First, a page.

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Condens. Matter 2019, 4(3), 74; https://doi.org/10.3390/condmat4030074

Article
Instabilities of the Vortex Lattice and the Peak Effect in Single Crystal YBa2Cu4O8
1
Department of Physics, American University of Sharjah, P.O. Box 26666 Sharjah, UAE
2
Department of Physics, University of Alberta, Edmonton, AB T6G 2R3, Canada
3
Solid State Physics Laboratory, ETH, CH-8093 Zurich, Switzerland
*
Author to whom correspondence should be addressed.
Received: 18 June 2019 / Accepted: 30 July 2019 / Published: 2 August 2019

Abstract

:
We report on the measurements of the remnant magnetization, and hence critical current, in a single crystal of YBa2Cu4O8. A peak in the temperature dependence of the critical current is observed when the external magnetic field is tilted away from the a–b planes. The observed behavior is attributed to a thermally activated instability-driven vortex-lattice splitting or vortex chain formation. The nature of the peak and the possibility of a thermally-activated dimensional crossover have been discussed.
Keywords:
remnant magnetization; vortex-lattice; peak effect

1. Introduction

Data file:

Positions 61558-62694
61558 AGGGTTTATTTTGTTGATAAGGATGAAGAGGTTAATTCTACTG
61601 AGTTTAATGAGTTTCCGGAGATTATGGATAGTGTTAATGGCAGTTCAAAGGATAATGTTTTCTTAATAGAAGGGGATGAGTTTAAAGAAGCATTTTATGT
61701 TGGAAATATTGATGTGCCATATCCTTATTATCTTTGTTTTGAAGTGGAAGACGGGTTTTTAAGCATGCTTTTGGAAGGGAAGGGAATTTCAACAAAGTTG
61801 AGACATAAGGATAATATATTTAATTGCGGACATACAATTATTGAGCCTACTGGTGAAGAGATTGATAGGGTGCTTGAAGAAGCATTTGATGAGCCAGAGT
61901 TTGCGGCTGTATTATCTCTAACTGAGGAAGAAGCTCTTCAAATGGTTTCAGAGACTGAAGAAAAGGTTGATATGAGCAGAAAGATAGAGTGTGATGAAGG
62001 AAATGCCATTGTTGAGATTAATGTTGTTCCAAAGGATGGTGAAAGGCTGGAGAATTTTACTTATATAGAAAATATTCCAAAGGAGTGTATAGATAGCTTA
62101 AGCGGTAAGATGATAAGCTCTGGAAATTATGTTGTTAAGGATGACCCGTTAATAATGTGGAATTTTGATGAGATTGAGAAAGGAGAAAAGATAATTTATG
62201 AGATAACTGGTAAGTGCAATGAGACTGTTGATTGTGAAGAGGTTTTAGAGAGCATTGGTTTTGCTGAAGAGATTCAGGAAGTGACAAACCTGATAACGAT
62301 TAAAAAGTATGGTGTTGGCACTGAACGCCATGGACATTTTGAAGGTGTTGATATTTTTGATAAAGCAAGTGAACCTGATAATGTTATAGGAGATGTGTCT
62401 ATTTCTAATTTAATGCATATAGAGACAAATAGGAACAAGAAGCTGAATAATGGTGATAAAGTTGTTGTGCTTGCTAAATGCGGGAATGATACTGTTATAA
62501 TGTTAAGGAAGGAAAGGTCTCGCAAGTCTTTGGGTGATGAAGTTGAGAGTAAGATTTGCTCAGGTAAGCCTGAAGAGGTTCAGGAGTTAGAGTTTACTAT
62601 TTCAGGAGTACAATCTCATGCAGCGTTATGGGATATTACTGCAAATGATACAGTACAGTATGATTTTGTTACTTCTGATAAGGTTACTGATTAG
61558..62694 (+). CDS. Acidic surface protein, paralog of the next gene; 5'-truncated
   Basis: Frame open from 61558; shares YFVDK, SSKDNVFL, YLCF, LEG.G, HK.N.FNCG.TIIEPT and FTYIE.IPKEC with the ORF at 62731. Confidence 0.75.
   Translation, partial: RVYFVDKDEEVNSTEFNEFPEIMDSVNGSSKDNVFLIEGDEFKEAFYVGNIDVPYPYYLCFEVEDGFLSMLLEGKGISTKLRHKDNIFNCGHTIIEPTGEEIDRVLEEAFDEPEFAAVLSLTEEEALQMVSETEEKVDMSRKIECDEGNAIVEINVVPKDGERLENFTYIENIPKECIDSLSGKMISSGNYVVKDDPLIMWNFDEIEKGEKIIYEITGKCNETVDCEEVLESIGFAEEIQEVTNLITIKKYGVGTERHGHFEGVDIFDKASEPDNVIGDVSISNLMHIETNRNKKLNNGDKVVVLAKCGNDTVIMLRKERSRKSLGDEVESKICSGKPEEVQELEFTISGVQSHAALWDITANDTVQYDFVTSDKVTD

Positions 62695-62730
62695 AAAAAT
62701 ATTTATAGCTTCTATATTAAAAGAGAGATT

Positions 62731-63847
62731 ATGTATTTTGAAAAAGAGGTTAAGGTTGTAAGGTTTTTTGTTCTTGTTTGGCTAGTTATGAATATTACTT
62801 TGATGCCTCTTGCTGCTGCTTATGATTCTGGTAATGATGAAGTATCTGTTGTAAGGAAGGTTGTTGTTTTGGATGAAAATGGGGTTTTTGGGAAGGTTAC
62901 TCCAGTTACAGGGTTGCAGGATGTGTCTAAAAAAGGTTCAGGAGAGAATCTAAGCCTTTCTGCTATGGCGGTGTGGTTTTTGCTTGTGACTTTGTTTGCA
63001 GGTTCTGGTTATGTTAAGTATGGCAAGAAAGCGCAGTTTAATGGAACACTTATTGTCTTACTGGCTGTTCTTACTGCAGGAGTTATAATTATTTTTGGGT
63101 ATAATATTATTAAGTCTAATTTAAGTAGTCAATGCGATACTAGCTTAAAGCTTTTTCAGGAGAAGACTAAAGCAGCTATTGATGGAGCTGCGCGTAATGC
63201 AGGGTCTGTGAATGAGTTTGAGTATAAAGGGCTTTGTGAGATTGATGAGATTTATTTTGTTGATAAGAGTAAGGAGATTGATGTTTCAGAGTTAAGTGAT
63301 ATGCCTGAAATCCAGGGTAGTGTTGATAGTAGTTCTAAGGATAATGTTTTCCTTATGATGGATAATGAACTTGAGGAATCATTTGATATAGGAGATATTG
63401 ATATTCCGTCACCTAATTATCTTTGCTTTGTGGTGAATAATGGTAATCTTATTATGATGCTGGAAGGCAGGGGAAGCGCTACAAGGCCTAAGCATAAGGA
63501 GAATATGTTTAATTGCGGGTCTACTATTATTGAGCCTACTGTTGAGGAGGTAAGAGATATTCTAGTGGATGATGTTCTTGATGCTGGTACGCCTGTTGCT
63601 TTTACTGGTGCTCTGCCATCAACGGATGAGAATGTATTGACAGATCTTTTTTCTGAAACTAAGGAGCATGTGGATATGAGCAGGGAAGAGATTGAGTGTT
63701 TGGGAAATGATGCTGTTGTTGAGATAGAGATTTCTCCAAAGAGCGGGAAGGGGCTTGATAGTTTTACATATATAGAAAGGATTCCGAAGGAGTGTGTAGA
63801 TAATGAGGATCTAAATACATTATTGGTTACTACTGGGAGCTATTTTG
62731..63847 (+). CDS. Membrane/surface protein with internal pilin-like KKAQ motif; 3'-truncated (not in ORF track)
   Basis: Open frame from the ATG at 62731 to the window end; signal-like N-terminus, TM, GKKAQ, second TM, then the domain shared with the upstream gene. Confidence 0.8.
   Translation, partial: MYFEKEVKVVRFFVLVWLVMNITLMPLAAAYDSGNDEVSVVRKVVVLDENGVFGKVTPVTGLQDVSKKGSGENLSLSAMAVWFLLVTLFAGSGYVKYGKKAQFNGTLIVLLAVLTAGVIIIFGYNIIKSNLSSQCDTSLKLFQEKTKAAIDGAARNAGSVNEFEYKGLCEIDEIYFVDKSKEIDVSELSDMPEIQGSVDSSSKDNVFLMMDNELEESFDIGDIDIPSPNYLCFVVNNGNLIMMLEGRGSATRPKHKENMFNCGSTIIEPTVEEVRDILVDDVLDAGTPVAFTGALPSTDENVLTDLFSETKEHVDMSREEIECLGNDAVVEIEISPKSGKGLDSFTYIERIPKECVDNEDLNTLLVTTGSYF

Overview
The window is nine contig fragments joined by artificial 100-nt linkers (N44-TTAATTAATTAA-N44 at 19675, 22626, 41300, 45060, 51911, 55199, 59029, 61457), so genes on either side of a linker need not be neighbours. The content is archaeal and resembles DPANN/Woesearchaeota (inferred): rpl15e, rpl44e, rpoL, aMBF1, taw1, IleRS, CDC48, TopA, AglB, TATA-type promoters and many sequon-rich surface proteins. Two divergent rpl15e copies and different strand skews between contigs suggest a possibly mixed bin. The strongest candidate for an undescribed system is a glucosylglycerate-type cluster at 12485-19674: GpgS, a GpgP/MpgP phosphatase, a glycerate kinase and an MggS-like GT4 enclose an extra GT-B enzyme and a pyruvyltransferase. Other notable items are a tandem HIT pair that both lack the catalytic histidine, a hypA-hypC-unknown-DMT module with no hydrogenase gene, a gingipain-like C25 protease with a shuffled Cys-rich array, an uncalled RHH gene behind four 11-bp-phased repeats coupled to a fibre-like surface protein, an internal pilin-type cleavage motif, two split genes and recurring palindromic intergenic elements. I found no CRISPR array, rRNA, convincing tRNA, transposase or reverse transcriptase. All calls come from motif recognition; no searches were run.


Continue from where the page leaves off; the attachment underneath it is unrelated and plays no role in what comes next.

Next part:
The properties of vortex-lattice tilted with respect to the CuO2 planes (the a–b planes) of a layered superconductor have been the subject of intense experimental and theoretical investigations [1,2]. By considering the layered nature of cuprate superconductors, Tachiki and Takahashi [3] were the first to suggest that the modulation of the order parameter perpendicular to the CuO2 layers can trap the vortices between the layers. The subsequent theoretical works by Feinberg [4] Blatter et al. [5], Ivlev et al. [6], Koshelev [7,8] and Bulaevskii [9] have pointed out that pinning of vortices between the layers occurs only when the angle θ between the CuO2 planes and the direction of the external magnetic field H does not exceed a certain critical angle θc. Specifically, at small angles of tilt of H with respect to the a–b planes, the vortex lines are “locked” along the layers and the z-component of the magnetic field (Hz) along the c-axis is screened. When the component of the internal magnetic field along the c-axis exceeds the critical value Hlock-in, the vortex lines are “un-locked” and penetration of Hz occurs through the formation of kinks on the vortex lines. The presence of such intrinsic pinning by the layered structure was confirmed by the measurements of the angular dependence of the resistivity in a magnetic field at a temperature close to Tc in a single crystal of YBa2Cu3O7−δ [10].